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This week in gay news

It's true. I LOVE writing about fun and fanciful things; pop culture, art, music, fashion, new technology. All 'stuff' that is at the forefront of minds for stylish and happening gay men and women everywhere. (well most of us anyways)

The truth of the matter is though, I have a responsibility to report on events that are happening around the world and here at home that really impact our community. The SAD truth, is that more often then not, this news is of a depressing nature.

Let's begin in the old US of A.

From Boston and the revered halls of Harvard comes this story:

Approximately 40 books dealing with LGBT issues were vandalized with what appeared to be urine in Lamont Library on November 24, according to a report filed Friday by the library security staff to the Harvard University Police Department.

HUPD spokesman Steven G. Catalano wrote in an e-mail that the vandalized books' subject matters included lesbian and gay issues and same-sex marriage. Due to the nature of books, HUPD is currently investigating the incident as a bias crime.

"The HUPD has zero tolerance for any bias-related incidents or crimes," Catalano said.

Brainard said that the library staff assessed the value of the vandalized books before reporting the incident, accounting for the space of two weeks between the incident and the  report to HUPD. The books—which Brainard estimated to be worth a few thousand dollars—will be discarded due to the severity of the damage.

Sad- especially when you consider that Harvard is supposed to house America's best and brightest...

From Washinton DC, this little update in regards to the US Military's Don't Ask, Don't Tell (DADT) Policy:

The effort to repeal hit a brick wall last week with the defeat of the motion to reconsider debate on the defense authorization bill, better known as the NDAA. But there a variety of Plan B's -- some more optimal than others -- that could rid the United States of a shameful, discriminatory policy that threatens national security and robs it of talent in the midst of two wars and other challenges around the world.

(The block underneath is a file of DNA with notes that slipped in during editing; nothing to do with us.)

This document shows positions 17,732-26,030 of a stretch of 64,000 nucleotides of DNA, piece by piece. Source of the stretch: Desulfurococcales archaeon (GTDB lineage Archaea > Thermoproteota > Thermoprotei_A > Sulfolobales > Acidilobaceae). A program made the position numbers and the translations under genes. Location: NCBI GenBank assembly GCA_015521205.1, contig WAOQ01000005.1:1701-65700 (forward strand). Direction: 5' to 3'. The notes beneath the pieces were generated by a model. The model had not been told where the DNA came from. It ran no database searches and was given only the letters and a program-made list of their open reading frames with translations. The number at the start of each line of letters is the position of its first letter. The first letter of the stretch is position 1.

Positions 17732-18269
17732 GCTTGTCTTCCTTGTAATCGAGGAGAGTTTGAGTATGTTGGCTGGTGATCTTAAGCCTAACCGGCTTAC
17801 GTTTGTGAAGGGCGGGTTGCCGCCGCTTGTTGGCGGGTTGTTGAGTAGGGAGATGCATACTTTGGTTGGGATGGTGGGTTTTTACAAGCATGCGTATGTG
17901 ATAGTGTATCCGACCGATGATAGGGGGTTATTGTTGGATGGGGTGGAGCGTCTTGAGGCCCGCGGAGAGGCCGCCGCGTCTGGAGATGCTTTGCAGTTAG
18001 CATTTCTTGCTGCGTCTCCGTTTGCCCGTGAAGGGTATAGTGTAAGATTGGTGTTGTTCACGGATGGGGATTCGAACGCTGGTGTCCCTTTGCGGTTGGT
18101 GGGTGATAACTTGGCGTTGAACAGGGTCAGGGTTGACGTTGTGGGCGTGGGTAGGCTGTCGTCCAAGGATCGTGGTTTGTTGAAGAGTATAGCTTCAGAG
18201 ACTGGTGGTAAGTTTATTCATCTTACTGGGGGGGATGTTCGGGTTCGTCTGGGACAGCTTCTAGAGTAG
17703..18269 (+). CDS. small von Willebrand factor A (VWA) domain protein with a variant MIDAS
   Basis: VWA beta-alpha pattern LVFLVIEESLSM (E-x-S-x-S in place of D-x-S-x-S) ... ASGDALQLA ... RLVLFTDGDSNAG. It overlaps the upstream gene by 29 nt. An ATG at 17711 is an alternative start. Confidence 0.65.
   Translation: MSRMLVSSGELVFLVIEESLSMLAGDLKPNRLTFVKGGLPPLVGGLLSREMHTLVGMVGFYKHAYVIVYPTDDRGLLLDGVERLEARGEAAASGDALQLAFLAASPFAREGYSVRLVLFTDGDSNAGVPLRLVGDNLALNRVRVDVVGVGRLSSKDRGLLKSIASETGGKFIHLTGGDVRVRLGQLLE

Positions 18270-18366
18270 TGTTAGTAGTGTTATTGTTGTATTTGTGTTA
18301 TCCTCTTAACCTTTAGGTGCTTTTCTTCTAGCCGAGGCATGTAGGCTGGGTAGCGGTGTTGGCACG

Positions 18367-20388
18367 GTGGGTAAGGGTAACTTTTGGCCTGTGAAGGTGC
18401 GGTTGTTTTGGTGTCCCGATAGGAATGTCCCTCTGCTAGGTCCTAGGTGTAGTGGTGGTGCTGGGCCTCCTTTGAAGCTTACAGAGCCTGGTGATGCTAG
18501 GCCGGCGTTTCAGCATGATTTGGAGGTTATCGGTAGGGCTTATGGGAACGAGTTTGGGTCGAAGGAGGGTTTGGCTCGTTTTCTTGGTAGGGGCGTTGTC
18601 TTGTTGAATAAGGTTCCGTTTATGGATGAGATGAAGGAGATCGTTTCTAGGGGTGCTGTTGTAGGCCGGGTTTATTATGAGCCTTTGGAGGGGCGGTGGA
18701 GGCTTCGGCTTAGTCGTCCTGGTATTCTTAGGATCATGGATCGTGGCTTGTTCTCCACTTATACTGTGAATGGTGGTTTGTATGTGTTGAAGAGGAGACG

The legislative route is the best.


Jonathan Capehart of The Washington Post reports: "As I have long argued, DADT is an act of Congress and ought to be abolished by an act of Congress. And President Obama made it clear last night that he wants Congress to keep at it during the lame-duck. That's why a stand-alone bill -- S.4022 -- introduced by Sen. Joe Lieberman (I-Conn.) and co-sponsored by Sens. Susan Collins (R-Maine), Kirsten Gillibrand (D-N.Y.) and Mark Udall (D-Colo.) is perhaps the best route to repealing the ban on gay men and lesbians serving openly in the military. House Speaker Nancy Pelosi, who got repeal through her chamber in May thanks to the tireless work of outgoing Rep. Patrick Murphy (D-Pa.), said last night that she stands ready to move on the Senate measure.

As one activist told me this week, it would be a massive failure for Congress to walk away for the holidays while 65,000 continue to serve in silence and others aren't even allowed to serve at all."

From Africa, comes these frightening reports.

The Washington Post has published an article today on the recent increase in anti-gay sentiments and horrific violent crimes against gays and lesbians all across Africa.

Africa "'It has never been harder for gays and lesbians on the continent,' said Monica Mbaru, Africa coordinator for the International Gay and Lesbian Human Rights Commission, based in Cape Town. 'Homophobia is on the rise.'"

So what's the reason for the increase?

"The growing tide of homophobia comes at a time when gays in Africa are expressing themselves more openly, prompting greater media attention and debates about homosexuality. The rapid growth of Islam and evangelical forms of Christianity, both espousing conservative views on family values and marriage, have persuaded many Africans that homosexuality should not be tolerated in their societies."

American gay rights advocates are helping one side but American anti-gay Christians are helping the other, especially when it comes to Uganda's "kill the gays" bill:

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